Have you suffered from a work-related injury, and are now planning for your return to work? Unfortunately, the longer you stay away from work, the harder it is to return. Sometimes, even if you don’t feel fully ready to go back, your doctor might deem you medically improved enough to return. If a doctor gives you this approval, then you are obligated to resume working. And, if you don’t, you’ll potentially lose your benefits. That is why it’s essential to plan your transition. Below are a few things you should keep in mind.
When Do You Need to Return to Work?
Whenever you visit your doctor, there should be some notes made about your work eligibility status. Your doctor may deem you able to work with restrictions or that you have improved enough to assume the work you completed before being injured.
If you are partially recovered, you may be able to return to work under modified stipulations. For example, you may be limited to seated work only. These would be considered work restrictions set for the condition of your return.
Your worker’s compensation will vary depending on if you return with restriction or full capabilities. Typically, workers’ comp depends on the duration (temporary/permanent) and type (partial/total) of the disability.
Do Not Work Outside of Your Restrictions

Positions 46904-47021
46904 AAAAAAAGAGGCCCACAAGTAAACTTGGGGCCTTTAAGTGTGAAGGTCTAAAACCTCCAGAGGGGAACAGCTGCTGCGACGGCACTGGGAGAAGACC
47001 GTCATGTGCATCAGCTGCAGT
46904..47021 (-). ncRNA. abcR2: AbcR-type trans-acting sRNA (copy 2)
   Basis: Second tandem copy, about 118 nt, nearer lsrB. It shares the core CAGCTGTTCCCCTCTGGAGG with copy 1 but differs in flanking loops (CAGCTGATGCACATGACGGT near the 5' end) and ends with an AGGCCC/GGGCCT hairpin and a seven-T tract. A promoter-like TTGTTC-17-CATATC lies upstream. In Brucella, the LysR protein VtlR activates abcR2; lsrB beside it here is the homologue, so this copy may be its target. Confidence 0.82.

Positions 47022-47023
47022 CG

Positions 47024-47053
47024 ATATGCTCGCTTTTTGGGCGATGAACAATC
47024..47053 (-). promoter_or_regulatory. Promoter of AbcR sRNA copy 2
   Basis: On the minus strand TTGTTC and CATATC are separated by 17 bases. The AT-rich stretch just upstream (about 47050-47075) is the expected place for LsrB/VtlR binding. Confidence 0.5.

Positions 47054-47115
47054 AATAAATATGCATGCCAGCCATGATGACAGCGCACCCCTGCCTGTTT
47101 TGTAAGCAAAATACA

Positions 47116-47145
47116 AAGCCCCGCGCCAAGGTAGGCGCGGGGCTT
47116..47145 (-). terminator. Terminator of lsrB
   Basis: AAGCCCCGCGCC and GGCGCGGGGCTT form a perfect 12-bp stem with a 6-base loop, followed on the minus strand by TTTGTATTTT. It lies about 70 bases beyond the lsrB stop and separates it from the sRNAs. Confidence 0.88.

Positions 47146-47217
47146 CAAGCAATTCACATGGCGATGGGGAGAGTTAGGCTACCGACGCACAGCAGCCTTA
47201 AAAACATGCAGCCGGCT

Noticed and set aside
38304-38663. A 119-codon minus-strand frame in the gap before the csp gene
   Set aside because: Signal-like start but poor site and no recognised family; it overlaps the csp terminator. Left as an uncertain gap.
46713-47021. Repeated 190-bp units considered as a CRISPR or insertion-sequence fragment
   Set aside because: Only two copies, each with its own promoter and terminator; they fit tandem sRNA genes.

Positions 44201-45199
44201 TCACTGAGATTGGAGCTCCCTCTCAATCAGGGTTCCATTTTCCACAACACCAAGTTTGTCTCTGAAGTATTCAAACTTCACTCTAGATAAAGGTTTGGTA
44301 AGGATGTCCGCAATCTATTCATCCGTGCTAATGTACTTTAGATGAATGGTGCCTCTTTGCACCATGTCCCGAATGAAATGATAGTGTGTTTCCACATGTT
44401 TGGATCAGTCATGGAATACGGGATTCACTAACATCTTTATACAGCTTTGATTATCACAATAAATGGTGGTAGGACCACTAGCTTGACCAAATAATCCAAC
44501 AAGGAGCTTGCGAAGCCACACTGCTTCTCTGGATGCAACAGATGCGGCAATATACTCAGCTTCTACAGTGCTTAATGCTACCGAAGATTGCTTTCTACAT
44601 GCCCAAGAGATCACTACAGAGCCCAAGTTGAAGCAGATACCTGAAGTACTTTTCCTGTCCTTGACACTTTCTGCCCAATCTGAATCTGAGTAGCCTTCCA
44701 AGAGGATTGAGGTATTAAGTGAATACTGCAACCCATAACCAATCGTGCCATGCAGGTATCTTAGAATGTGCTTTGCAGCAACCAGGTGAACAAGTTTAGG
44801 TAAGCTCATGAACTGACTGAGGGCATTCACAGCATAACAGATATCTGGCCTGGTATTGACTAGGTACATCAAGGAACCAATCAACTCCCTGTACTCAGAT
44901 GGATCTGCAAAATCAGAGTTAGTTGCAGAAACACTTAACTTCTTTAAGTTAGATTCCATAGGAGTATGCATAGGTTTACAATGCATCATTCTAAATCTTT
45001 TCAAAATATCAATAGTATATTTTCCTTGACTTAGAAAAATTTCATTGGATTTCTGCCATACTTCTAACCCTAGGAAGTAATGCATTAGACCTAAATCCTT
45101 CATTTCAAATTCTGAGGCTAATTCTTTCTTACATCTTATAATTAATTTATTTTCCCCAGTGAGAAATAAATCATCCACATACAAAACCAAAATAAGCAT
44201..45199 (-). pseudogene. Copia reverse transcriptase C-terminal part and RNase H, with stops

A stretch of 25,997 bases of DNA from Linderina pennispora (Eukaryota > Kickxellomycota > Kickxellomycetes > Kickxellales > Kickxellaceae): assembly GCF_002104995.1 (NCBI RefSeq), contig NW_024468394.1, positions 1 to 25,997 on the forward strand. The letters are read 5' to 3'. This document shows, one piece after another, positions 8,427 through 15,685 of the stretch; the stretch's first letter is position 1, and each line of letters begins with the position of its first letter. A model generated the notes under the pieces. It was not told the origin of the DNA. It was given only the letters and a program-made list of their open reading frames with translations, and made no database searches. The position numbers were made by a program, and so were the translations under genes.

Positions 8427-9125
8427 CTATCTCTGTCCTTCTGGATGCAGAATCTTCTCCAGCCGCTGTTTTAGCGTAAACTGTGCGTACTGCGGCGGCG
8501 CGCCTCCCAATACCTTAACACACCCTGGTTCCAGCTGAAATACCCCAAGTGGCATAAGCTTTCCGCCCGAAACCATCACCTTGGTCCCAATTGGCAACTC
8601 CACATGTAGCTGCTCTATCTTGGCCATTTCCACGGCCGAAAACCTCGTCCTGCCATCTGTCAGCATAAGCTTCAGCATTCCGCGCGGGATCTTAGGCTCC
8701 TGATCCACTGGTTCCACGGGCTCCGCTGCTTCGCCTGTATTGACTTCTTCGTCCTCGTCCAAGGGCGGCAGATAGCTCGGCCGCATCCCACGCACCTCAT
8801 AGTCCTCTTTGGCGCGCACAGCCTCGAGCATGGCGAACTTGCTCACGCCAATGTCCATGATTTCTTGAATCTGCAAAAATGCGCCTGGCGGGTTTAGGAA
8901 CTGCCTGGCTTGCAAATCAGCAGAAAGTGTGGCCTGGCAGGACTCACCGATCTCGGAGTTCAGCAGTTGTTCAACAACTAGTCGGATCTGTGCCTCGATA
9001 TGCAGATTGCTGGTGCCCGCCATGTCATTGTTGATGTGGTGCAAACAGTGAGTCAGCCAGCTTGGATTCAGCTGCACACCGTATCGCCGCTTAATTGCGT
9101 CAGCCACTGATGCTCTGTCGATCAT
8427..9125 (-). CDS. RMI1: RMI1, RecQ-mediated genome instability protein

When you are allowed to return under specific circumstances, give documented evidence of the restrictions to both your employer and workers’ compensation representatives. You can keep an additional copy for yourself as well. Avoid pushing yourself past the set limitations, and continue to care for yourself properly.
Find Out What Your Employer’s Return to Work Policy Is
It would help if you established a return-to-work plan with your employer, outlining the time from your return to the point where you can adequately perform your job as you did before.
It is crucial that you receive confirmation from your employer that they understand the extent of your injuries, provide a plan that details reasonable accommodations, and maintain communication between you, your doctor, and your employer.
Your workers’ comp representative must also be a key player in your team, be notified as soon as you are deemed eligible to return to work.
If you are placed into a lower-paying position due to your restrictions, your workers’ comp representative may be able to reimburse you some of the difference in pay.
Can You be Fired After a Work-Related Injury?
Unfortunately, yes. Sometimes you cannot be placed in the same position and pay you previously had. It all depends on the availability and types of jobs that the company has to fill at the time. If there are no jobs that fit your restrictions, then you may be fired.
If you are unable to return, then you will have to turn to the workers’ comp insurance company. In this case, it might be beneficial to have a workers’ comp attorney.
When Do You Need a Workers’ Comp Attorney?
If you are unable to return to your previously held position and are given undesirable alternatives that are not flexible for your schedule, then you may need to seek out a workers’ comp attorney to navigate the insurance company.